19 May 2024 .United States

Real bladder cancer patient stories illustrate their journey

Bladder Cancer is the 9th most commonly diagnosed cancer in the world with 610,000 people diagnosed each year. Around the world, the 1.9 million people living with the condition have their own journeys and personal bladder cancer stories to share.

This year the World Bladder Cancer Patient Coalition (WBCPC) wants to spark conversations that raise awareness about the disease by highlighting the symptoms of bladder cancer and overcoming any barriers to seeking medical advice during Bladder Cancer Awareness Month. Early diagnosis and seeking medical advice and care without delay can increase the long-term survival. If caught in its early stages – the 5-year survival rate for bladder cancer can be up to 90%.

Below we are honoured to bring to you the story of Melissa. Patient stories are a powerful reminder of the impact of bladder cancer. Bladder cancer patient stories also help raise awareness of bladder cancer and highlight the urgent need for new treatments and research, improved care and support for those living with bladder cancer.

Melissa (Female) lives in the United States and was diagnosed in 2021 at the age of 52.

Tell us about the symptoms you have experienced and how you dealt with them?

Initially, I experienced extreme fatigue and symptoms typical of a urinary tract infection, which I attributed to peri-menopause, especially when I noticed blood in my urine. However, the situation escalated around Christmas 2020 when I started urinating bright red blood, and I couldn’t muster the energy to even decorate our tree or home. Although I googled my symptoms and came across bladder cancer as a possibility, I dismissed it, thinking I was too young. The confusion deepened when a clinic, treating me for what was thought to be a UTI, informed me I didn’t actually have one despite my symptoms and bloody urine.

Tell us about how you received your bladder cancer diagnosis? 

After turning 52 in January 2021, my symptoms worsened dramatically. Concerned, my fiancé urged me to go to the ER after I screamed in pain trying to get out of bed. We initially suspected kidney stones. Alone in the ER due to COVID-19 precautions, the interactions with the medical staff were brief but became noticeably more compassionate after my CT scan, signaling to me that something serious was wrong. Alone and frightened, a doctor, with tears in his eyes, informed me I had bladder cancer, leaving me in a state of shock, worried about breaking the news to my fiancé and our sixteen-year-old daughter, Kara.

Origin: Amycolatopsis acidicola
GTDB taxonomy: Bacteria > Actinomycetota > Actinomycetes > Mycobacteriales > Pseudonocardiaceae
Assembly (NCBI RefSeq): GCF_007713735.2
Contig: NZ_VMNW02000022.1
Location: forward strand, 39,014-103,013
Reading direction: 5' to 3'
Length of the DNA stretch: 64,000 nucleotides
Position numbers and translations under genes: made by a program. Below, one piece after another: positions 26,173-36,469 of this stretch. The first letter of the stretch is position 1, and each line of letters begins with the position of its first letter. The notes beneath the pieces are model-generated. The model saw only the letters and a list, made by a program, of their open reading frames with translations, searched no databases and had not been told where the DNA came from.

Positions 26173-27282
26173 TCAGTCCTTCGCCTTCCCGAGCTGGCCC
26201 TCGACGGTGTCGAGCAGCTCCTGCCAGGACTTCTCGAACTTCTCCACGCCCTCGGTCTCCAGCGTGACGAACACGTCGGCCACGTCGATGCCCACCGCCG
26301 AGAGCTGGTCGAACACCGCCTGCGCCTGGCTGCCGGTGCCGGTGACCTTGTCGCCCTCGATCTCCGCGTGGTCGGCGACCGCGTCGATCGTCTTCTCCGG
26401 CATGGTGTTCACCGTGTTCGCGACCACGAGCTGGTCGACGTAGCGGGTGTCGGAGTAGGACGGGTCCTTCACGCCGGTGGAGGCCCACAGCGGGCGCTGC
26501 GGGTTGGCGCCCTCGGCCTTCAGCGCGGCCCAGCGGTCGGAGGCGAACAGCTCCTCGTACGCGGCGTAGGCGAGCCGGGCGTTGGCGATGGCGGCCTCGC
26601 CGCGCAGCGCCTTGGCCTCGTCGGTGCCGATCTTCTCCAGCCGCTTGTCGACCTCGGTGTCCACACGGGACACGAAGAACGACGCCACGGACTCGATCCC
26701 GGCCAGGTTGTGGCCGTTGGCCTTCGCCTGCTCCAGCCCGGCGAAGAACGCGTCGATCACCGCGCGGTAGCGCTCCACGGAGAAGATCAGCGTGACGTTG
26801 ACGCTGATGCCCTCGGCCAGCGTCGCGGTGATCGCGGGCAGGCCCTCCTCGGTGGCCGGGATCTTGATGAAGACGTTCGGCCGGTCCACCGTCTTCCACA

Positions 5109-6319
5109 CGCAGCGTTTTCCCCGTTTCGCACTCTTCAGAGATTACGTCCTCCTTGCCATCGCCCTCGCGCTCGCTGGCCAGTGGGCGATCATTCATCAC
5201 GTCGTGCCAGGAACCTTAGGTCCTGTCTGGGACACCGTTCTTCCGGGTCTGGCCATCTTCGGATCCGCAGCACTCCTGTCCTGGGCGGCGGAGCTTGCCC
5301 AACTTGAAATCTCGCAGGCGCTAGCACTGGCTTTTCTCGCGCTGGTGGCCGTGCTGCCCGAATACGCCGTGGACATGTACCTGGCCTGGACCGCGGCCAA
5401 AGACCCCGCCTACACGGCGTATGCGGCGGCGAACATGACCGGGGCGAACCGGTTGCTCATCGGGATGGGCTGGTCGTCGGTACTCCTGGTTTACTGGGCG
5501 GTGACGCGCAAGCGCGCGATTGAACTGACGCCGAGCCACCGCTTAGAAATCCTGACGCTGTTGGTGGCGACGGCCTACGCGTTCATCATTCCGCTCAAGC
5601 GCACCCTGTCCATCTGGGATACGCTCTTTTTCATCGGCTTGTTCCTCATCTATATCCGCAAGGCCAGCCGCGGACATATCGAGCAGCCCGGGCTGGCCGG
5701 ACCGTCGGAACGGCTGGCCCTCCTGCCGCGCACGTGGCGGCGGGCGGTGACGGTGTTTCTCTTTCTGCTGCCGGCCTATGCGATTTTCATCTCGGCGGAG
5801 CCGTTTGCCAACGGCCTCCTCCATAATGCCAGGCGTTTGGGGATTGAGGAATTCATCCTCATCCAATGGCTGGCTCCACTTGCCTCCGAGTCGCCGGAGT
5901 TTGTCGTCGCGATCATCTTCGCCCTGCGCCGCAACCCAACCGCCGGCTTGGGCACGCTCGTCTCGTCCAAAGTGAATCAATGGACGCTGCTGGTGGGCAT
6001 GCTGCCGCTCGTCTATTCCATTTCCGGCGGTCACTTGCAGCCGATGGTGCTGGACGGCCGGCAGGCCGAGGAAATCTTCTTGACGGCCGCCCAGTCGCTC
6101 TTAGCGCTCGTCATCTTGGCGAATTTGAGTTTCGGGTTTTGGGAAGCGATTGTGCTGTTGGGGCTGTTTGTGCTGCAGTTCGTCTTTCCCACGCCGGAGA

Tell us about your feelings and emotions at the time you received your bladder cancer diagnosis? 

The diagnosis left me terrified and uncertain about the severity of the cancer or if it had spread. Motivated by the memory of my daughter losing her father at a young age, I was determined to fight the disease. The emotional toll was heavy, as every conversation about my condition with friends and family ended in tears.

Who was the first person you told about your bladder cancer diagnosis? 

The first person I told was my fiancé, Richie. We shared a deeply emotional moment, crying together. We spent the next few days at home, grappling with the news, while my daughter stayed at a friend’s house.

What life changes have you made since diagnosis?

As a lifetime smoker, I’ve made significant strides in quitting smoking. Although I haven’t quit completely, I’ve reduced my intake to no more than three cigarettes a day, with many smoke-free days. I am committed to quitting entirely.

Tell us about your experience with bladder cancer treatment? How long did it last? Did you experience side effects? 

A few weeks after my diagnosis, I underwent a TURBT procedure, intended to remove the cancer through outpatient surgery. However, due to extensive bleeding and the presence of significant cancer tissue, the surgery lasted four hours, resulting in a four-day hospital stay. Complications continued at home, leading to an emergency surgery and an eight-day ICU stay. In light of the cancer penetrating the bladder wall, removal of my bladder was deemed necessary. This period was intensely isolating due to COVID-19 restrictions.

What advice would you give to others who may be newly diagnosed with bladder cancer?

For women facing a radical cystectomy, it’s crucial to find a surgeon who is not only skilled but also empathetic and responsive. Discuss pain management and post-operative care extensively, including arrangements for home health and treatment for menopause-related symptoms, as the surgery involves significant alterations, including a hysterectomy. Understand that recovery is a lengthy and challenging process, and adjusting to life with a stoma and bag takes time and emotional resilience.

Have you reached out to other bladder cancer patients or been part of a bladder cancer support group? 

I found a valuable support group for women with urostomies a few months post-surgery. This private group on Facebook has been incredibly supportive and helpful, offering a space for shared experiences and advice, which I highly recommend to others in similar situations.

Read more bladder cancer patient stories from around the world

Are you or your loved one affected by bladder cancer? Your stories can help others facing a bladder cancer diagnosis and help bring awareness to the disease. Please share your journey and fill in this form. 

If you are looking to learn more about bladder cancer on our bladder cancer information pages or contact with our member organisations closest to you.

If you have any questions please get in touch with us at info@worldbladdercancer.org 

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